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Do GPS Devices Constitute a Violation of Distracted Driving Laws?

September 22, 2014

Most motorists know that using their cell phone while driving can result in a traffic ticket, they might be less aware that their use of a GPS device also might run afoul of distracted driving laws in some states.  Whether you get your GPS data from a cell phone or a stand-alone navigation device, certain uses of GPS devices can constitute distracted driving.  A recent story in Consumer Reports discussed the applicability of distracted driving restrictions to GPS devices in all fifty states.

Georgia law prohibits drivers from using a wireless communication device for writing, sending or receiving text message while operating a motor vehicle.  While the law is clear that texting and driving is illegal, entering information into a GPS device while driving constitutes a grey area.  There is little question that typing an address into a GPS device is just as dangerous as typing in and sending a text message, so it is possible that a police officer might issue a ticket for using a GPS.  Regardless of the legality of using a GPS under Georgia’s distracted driving law, drivers who attempt to program their phone or stand-alone navigation system while moving take a serious risk. 

Other states have begun to address the applicability of their distracted driving statutes to navigation systems.  A California court had found that use of a handheld smart phone for navigation constituted a violation of the state’s ban on handheld use of cell phones when driving.  However, this decision was overturned on appeal earlier this year.  A report by the San Jose Mercury News indicated the decision was the first ever case holding that motorists could use their smartphones in this situation without risking a hands-free cell phone ticket.  However, the appellate court’s decision was based on its interpretation of the intent of the state’s legislature not to include GPS devices, so courts in other states might well reach a different conclusion.

There are other ways that a GPS device can result in a motorist receiving a traffic ticket.  Many states prohibit mounting a GPS on the windshield of a vehicle, or they impose specific requirements about the location of a window mounted GPS.  These laws are designed to discourage drivers from mounting items on their windshield that might obstruct their vision or cause a distraction. 

The Consumer Reports article offered some suggestions for drivers who insist on using GPS devices:

  • Mount the device even if it is a cell phone
  • Use a mount on the dashboard or some other location rather than the windshield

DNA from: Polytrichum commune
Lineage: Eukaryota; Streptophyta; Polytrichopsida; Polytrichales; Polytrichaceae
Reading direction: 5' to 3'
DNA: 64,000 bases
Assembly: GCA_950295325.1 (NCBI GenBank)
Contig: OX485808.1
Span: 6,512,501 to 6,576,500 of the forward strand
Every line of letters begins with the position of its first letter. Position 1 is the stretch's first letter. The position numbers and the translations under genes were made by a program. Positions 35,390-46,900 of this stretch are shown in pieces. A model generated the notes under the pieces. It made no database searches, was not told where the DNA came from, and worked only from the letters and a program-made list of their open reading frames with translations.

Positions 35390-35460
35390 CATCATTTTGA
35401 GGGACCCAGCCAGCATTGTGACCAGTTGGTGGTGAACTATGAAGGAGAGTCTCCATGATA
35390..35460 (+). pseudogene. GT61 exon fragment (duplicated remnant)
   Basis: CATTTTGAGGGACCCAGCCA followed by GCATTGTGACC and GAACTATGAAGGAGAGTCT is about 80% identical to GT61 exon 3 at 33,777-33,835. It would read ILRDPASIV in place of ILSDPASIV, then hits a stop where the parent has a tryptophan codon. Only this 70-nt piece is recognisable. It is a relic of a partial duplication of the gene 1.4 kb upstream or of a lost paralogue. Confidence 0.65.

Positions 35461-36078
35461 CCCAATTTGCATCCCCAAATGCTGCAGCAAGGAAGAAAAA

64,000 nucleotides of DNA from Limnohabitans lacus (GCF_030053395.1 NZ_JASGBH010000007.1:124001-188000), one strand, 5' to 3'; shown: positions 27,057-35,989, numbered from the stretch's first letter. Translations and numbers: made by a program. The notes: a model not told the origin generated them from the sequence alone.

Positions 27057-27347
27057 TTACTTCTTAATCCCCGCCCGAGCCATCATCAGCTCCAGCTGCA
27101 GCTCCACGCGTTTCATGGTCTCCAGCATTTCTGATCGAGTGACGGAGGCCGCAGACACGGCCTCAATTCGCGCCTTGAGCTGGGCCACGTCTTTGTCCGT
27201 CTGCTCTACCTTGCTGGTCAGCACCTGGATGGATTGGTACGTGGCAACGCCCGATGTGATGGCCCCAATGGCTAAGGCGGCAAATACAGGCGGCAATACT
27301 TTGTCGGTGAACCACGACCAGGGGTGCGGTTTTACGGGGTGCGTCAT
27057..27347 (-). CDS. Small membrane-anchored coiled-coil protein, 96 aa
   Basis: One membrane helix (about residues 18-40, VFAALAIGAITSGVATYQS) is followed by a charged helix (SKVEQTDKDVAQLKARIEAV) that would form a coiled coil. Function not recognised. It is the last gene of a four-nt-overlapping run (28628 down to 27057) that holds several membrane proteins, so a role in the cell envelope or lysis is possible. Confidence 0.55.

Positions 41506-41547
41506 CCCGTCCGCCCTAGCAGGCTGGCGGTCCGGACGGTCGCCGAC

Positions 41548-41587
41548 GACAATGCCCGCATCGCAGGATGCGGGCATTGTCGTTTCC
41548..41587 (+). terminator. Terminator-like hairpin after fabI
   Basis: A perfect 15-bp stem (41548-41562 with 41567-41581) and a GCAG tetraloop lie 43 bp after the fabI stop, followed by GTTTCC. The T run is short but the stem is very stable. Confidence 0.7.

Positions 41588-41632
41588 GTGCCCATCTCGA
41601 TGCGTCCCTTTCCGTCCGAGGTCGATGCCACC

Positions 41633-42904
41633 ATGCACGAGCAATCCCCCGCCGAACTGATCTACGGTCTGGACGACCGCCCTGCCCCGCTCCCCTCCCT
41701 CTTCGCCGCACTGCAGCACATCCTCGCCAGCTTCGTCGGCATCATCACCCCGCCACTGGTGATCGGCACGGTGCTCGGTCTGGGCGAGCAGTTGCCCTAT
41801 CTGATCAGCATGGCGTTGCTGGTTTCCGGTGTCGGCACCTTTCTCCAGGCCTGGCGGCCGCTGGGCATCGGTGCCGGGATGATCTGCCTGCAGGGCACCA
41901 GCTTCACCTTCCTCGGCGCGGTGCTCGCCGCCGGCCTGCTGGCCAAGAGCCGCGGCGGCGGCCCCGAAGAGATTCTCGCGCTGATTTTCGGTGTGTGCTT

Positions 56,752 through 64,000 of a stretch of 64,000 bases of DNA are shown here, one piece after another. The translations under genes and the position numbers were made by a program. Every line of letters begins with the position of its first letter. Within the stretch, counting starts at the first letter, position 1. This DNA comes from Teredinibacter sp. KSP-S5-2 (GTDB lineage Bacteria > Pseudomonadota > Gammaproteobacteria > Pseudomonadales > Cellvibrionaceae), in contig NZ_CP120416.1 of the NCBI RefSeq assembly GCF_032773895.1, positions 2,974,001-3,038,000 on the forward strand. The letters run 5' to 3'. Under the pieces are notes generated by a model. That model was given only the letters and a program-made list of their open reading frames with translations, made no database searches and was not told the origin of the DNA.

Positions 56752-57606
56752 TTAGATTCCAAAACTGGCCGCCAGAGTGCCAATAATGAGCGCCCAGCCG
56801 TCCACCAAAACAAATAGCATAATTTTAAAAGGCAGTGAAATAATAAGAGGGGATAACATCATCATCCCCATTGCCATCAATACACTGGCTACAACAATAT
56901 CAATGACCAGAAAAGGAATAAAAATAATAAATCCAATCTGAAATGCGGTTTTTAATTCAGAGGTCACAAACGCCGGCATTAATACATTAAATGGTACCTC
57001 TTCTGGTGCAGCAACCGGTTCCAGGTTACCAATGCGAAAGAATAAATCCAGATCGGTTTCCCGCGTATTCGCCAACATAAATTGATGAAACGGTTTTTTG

• Program the GPS before leaving home not while the vehicle is moving
  • Pull over to enter a new destination or other information into the GPS
  • Use turn by turn navigation rather than a GPS that requires looking at the screen for directions

While it is still too soon to know how courts and lawmakers in most states will respond to distractions caused by navigation systems, federal lawmakers are already promoting rules for use of “infotainment systems” installed by manufacturers, which include navigation systems.  In the meantime, drivers need to be aware that GPS devices can be as distracting as they are convenient.  If a driver is involved in a collision because he runs a red light or rear-ends another vehicle while distracted by a GPS, this would constitute negligent driving regardless of whether GPS use falls under a state’s distracted driving laws.

Put Our Law Firm's Over 37 Years of Legal Experience to Work For Your Case

If you or a close family member is injured in a collision caused by a distracted driver, our experienced Alpharetta auto accident attorneys might be able to help.  Montlick and Associates has been representing those who suffer serious injuries throughout all of Georgia and the Southeast for over thirty years, including but not limited to Albany, Athens, Atlanta, Augusta, Columbus, Gainesville, Macon, Marietta, Rome, Roswell, Savannah, Smyrna, Valdosta, Warner Robins and all smaller cities and rural areas in the state.  No matter where you are located our attorneys are just a phone call away, and we will even come to you. Call us 24 hours a day/7 days a week for your Free Consultation at 1-800-LAW-NEED (1-800-529-6333).  You can also visit us online at and use our Free Case Evaluation Form or 24-hour Live Online Chat. 

Category: Auto Accidents

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Many of our blog articles discuss the law. All information provided about the law is very general in nature and should not be relied upon as legal advice. Every situation is different, and should be analyzed by a lawyer who can provide individualized advice based on the facts involved in your unique situation, and a consideration of all of the nuances of the statutes and case law that apply at the time.